Friday, January 18, 2013

Fascinating Octopus in Hawaii: The Movie

It's rare to see an octopus, and it's rare to see the same animal in the same spot day after day, yet we came across this combination.  We shot several videos over a three day period and most of them are of the same octopus, but I also know there were three in the vicinity. 

Sometimes an octopus would seemingly disappear then re-appear in another place.  While trying to figure out if the same octopus was sneaking around me and moving out into the open, a fight broke out.  Well I think it was a fight.  From out of nowhere, another octopus showed up and decided to start the wrestling match.  It was so quick and unexpected that we didn't have the right cameras in the right spot.  Fortunately we were able to capture some of the action.

We also tried putting a camera down on the bottom to see if we could get a better view.  It kind of worked.  It took a lot snorkel dives to get the right shot with the right camera.  It was all fun. 

Luck is the key to finding an octopus.

Many people ask, "How big is the octopus?" That's hard to explain, since we saw it ball up into the size of a softball, flatten out under a rock that was the size of my hand, and expand to over three feet plus the length of the legs.

Click here to see some of our still photos and get a little info on these day octopuses.

Thursday, January 17, 2013

Fascinating Octopus in Hawaii

Until recently it was rare for us to see an octopus while snorkeling.  Now we've learned more about how to look for them and have found a place where we see them about 50 percent of the time.

Octopuses (sometimes called octopi) are wonderful mimics and it is that ability that I find most fascinating.  I've seen them take the appearance of their surroundings and even look like other animals.  The beak is the only hard part of an octopus, so that allows him to fit into some pretty small spaces.  We've seen the octopus below (who looked 3 feet across not counting legs) slip into a hole with an opening no bigger than my fist.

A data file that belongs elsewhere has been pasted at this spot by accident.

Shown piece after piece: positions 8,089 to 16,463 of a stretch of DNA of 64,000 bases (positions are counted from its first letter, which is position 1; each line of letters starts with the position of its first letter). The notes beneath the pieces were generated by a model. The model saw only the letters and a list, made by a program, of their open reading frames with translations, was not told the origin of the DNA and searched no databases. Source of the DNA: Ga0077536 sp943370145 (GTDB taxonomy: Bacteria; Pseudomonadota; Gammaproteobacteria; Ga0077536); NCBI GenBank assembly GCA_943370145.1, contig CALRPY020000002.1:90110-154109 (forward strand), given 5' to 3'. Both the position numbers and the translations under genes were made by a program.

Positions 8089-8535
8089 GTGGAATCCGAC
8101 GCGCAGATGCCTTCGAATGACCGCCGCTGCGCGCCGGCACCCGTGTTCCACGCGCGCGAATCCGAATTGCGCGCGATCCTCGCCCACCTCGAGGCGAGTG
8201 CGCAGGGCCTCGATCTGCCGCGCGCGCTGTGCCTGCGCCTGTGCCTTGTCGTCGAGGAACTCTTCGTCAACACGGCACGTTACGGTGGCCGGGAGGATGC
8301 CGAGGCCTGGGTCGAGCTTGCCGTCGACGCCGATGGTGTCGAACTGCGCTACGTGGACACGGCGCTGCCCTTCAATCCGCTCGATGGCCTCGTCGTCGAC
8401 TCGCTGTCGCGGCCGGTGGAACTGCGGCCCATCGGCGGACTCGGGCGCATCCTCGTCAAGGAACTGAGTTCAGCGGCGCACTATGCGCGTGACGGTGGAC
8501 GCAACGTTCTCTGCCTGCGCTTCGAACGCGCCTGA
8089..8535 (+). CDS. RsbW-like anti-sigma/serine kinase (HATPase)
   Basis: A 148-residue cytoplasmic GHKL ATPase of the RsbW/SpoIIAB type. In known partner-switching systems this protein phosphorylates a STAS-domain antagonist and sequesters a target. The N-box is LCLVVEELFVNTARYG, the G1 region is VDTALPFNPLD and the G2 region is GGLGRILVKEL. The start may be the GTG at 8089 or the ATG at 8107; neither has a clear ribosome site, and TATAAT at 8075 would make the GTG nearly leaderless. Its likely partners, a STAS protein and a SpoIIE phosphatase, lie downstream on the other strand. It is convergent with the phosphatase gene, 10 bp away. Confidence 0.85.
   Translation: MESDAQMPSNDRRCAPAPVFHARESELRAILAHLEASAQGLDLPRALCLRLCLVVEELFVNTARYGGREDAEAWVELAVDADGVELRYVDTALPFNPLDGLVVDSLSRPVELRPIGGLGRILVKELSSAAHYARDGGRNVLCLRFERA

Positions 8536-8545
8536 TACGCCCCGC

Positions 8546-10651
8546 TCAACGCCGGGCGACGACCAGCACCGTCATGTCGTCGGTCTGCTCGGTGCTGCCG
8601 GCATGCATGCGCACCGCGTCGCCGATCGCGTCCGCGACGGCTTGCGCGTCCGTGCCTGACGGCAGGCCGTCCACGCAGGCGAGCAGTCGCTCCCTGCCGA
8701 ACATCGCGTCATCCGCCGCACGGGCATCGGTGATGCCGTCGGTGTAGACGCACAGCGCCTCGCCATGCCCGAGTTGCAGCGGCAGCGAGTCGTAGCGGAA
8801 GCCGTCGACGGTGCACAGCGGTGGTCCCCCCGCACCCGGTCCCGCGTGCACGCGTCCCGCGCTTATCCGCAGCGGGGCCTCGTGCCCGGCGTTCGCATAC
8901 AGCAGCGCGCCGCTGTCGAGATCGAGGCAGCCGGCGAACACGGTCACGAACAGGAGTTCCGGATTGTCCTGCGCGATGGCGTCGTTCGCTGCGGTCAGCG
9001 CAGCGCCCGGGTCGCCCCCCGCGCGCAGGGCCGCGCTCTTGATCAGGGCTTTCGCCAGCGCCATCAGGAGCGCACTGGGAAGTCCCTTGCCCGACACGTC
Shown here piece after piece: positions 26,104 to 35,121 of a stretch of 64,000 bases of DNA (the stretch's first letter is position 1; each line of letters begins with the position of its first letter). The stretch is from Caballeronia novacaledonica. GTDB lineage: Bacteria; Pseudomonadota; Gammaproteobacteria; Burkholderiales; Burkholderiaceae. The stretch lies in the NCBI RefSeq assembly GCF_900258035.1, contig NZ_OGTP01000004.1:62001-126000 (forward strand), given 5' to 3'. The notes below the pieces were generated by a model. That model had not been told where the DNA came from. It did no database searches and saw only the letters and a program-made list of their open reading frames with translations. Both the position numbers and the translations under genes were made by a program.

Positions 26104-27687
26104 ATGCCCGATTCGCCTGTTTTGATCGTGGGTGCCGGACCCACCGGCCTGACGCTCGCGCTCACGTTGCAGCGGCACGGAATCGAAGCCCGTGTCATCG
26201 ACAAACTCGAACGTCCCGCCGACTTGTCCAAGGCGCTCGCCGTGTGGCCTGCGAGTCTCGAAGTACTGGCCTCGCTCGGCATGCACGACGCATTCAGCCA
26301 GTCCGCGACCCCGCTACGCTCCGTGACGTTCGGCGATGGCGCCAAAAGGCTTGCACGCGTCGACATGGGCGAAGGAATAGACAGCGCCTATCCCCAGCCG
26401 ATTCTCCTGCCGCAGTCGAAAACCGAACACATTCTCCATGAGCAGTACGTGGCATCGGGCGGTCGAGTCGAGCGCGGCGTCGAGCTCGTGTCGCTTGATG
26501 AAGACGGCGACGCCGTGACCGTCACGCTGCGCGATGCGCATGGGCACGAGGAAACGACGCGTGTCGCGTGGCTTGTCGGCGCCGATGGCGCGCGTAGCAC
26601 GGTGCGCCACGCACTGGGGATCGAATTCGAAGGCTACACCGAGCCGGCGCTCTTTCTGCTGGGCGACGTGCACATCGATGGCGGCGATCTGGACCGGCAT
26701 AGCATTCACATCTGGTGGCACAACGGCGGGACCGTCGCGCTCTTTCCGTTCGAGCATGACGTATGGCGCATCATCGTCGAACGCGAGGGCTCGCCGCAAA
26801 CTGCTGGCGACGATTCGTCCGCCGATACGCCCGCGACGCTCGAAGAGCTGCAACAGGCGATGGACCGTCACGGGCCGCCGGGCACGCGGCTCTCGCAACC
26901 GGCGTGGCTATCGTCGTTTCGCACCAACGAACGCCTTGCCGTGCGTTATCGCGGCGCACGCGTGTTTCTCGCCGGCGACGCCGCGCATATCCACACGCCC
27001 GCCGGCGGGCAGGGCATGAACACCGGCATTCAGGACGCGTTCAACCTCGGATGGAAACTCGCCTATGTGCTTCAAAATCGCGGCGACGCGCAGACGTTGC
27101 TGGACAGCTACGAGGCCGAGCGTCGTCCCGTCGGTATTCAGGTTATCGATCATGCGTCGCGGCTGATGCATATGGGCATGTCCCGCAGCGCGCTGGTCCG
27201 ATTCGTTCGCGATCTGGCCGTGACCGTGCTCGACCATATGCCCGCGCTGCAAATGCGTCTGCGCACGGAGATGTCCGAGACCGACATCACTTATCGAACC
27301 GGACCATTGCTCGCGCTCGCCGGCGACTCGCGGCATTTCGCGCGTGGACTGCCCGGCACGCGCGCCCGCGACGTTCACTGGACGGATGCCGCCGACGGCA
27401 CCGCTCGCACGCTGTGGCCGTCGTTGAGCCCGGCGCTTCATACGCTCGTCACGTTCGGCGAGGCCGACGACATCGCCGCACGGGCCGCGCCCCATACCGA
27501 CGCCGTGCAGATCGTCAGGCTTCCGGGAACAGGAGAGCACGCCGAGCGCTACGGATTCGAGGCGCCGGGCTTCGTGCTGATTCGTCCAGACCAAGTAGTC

It is exciting to see an octopus cycle through and flash their colors very quickly.  We've seen cuttlefish and squid do this also (but not in Hawaii).  Octopuses also change their texture, and watching them quickly change from a smooth soft skinned animal to one that is rough, bumpy, and spiky is a treat.

I was lucky to see this octopus change from looking like a rock to looking like a fish.  For only a moment did he look like what I thought an octopus would look like.  If you snorkel around looking for the octopus you see in the third photo below, you're more than likely not going to find an octopus. 

Bill captured this 10-second series of photos of an octopus moving from his stake-out point to hiding under the near by ledge.  Missing is the before photo of the octopus looking like looking like a hump of coral.  He was the same shape, texture, and color of the other humps.

Note: I left the aqua color cast to the photos, because it is closer to what you will see.  The color red doesn't travel more than about 10 feet under water, and this guy is about 20-feet from the surface.

Day Octopus often found in Hawaiian waters. Photos by Bill Edwards (c) 2013
In this first photo he is already starting his move and his color change as Bill approaches him.

2 of 5 Day Octopus often found in Hawaiian waters. Photos by Bill Edwards (c) 2013
The second photo shows more color change and movement.

3 of 5 Day Octopus often found in Hawaiian waters. Photos by Bill Edwards (c) 2013
This third photo is what I think of when when I think of an octopus.